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Author Topic: [Sudden Light] Protagonist Generation  (Read 2559 times)
Paul S
Member

Posts: 25


« on: June 24, 2006, 08:02:59 AM »

Can improvisational exercises contribute to RPG character generation?  I've seen games, such as Primetime Adventures, encourage group kibitzing for generating individual characters and I've found that process to be particular helpful in a collaborative character generation.  I'd like to focus Sudden Light around group character generation.  As it currently stands, my game design divides the traits of a singular character amongst three players, making it especially important that fruitful and collaborative character generation especially important.

The following mechanics emerged from several class exercises practiced in a class I'm currently taking, "Improvisation and Creative Writing."  One such exercise consisted of passing around an object especially important to a group member, with each person completing the sentence "I see..."  Anther exercise had the writer name a topic and each group member in turn completing the sentence "When I think of (topic the author named), I think of..."

Through the course of these exercises, I was surprised at how often group members would "build" off of previous group contributions in creative and unexpected ways.  For instance, for the object exercise, I passed around my wedding ring.  One group member said "I see your partner."  When my ring came back to me, I said "I see my corpse wearing this ring."  Then, another group member built off of that trajectory and said "I see your grave being robbed."  These images would never have immediately sprung to my mind, but they are incredibly powerful and evocative.

The following is an attempt to weave together improvisational sensibilities with RPG character generation.  The goal of these mechanics is to encourage the generation of unexpected characteristics and descriptive phrases through group collaboration.

Mechanics: Generating the Protagonist

All stories in Sudden Light will concentrate on a singular Protagonist represented by one player.  While the Protagonist will no doubt interact with many other interesting NPC's with rich stories of their own, this game, thematically and mechanically, concentrates on the struggle of a singular individual to free themselves and transcend their limited perspective to be  transformed by a greater revelation.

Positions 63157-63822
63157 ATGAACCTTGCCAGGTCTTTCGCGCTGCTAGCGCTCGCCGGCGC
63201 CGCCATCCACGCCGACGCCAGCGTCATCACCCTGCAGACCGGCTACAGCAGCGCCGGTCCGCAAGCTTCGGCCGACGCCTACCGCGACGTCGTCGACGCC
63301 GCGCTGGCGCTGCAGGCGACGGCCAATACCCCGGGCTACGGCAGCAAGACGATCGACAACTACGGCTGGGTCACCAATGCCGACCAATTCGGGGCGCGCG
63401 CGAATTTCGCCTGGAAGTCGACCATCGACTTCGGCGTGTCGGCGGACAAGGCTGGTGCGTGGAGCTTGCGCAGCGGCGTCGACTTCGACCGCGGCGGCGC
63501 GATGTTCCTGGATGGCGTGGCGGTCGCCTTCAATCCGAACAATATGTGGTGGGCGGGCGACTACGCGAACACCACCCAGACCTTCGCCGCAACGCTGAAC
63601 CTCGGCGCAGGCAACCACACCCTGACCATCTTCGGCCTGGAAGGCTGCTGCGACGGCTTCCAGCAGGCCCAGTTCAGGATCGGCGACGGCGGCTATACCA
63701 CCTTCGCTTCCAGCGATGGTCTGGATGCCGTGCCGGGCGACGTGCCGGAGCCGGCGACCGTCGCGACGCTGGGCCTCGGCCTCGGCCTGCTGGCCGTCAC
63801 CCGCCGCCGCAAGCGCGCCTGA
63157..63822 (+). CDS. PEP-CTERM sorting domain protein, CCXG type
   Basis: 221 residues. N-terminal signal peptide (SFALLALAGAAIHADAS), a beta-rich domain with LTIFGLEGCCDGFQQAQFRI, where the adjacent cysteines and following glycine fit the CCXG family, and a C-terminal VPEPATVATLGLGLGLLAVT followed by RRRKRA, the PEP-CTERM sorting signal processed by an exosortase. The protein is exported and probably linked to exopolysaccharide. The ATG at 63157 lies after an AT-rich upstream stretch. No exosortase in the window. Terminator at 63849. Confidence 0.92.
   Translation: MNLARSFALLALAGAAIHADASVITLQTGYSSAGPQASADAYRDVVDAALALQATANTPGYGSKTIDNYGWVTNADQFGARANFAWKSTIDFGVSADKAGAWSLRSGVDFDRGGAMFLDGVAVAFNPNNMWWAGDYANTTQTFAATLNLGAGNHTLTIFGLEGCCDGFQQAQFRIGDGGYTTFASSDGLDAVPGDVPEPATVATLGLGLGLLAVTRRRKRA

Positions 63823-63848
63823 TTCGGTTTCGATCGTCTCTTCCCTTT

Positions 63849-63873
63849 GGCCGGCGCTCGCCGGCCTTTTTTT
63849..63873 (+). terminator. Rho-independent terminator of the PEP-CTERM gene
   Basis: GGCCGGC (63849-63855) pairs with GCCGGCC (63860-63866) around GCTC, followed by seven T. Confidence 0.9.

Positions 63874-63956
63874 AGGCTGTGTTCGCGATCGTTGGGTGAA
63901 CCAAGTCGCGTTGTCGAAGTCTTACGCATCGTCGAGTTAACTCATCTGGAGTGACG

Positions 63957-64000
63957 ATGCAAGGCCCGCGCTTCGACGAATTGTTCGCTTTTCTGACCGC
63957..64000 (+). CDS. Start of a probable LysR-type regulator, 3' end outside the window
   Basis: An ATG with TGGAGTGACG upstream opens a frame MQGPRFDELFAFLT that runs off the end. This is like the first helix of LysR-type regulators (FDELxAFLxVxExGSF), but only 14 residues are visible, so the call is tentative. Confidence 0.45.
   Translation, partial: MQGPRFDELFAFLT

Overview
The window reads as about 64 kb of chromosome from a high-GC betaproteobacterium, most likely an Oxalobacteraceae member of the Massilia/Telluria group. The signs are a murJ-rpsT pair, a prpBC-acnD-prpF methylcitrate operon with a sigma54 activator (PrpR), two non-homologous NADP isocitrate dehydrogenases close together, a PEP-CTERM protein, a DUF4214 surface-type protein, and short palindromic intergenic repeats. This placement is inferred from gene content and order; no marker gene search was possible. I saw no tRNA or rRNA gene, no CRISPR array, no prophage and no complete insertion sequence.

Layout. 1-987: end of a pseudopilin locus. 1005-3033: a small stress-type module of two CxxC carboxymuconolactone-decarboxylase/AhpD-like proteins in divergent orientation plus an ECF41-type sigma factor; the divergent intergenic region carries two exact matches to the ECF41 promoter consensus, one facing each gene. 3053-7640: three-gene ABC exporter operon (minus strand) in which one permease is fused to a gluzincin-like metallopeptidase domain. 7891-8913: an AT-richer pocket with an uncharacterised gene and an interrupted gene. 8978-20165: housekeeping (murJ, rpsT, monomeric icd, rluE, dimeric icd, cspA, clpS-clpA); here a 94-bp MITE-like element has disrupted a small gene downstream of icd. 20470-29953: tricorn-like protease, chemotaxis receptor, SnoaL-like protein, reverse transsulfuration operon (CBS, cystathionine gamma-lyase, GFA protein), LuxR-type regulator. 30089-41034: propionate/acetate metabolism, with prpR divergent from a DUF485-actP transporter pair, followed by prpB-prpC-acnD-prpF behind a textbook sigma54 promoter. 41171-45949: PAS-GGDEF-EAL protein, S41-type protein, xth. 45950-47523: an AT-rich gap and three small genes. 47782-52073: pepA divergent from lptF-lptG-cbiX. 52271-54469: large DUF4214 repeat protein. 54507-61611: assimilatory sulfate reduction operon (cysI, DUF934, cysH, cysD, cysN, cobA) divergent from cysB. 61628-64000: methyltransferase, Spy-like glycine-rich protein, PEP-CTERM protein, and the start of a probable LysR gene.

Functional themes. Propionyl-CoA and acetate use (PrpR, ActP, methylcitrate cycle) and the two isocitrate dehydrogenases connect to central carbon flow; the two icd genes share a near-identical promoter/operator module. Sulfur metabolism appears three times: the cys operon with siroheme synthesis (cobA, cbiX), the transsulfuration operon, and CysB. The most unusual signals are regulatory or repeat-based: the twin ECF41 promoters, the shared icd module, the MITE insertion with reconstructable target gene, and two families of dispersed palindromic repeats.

All three players should collaborate to generate the history, personality, and beliefs of the Protagonist.  While one player will have the sole responsibility of role-playing the Protagonist, each player will have a keen interest in helping to determine what makes the Protagonist tick.

To generate the Protagonist, each player, in turn, should be given a few minutes to think out loud, simply naming qualities, quirks, characteristics, and any other images that springs to mind concerning the their vision of an interesting Protagonist in a setting framed by the Truth, the Lie, and the Machine.  Other players should feel free to ask the brainstormer questions about any of the elements that he or she names, which can very well generate further Aspects of the Protagonist for exploration.  Allow the player each ample opportunity to envision and describe interesting characteristics of the Protagonist.

After all players have had a few minutes to brainstorm, grab a pen and a piece of paper, preferably legal-sized or larger.  The group should agree on the name of the Protagonist, write it on the center of the sheet, and circle it.  Randomly determine who should go first.  This first player should name a quality, person, belief, place, occupation, idea, or anything else which they believe would be especially important to the Protagonist living in the established context.  These qualities are called Aspects.  After writing a word or a descriptive phrase that they believe would be especially important to the Protagonist, the player should circle that Aspect and draw a line that connects both circles.  The player should pass the sheet to her immediate left and the new player should then write another Aspect.  This circled aspect could connect to either the Protagonist's name, or could be connect with the first Aspect.  Eventually, the sheet should be filled with a web of short descriptive words or phrases.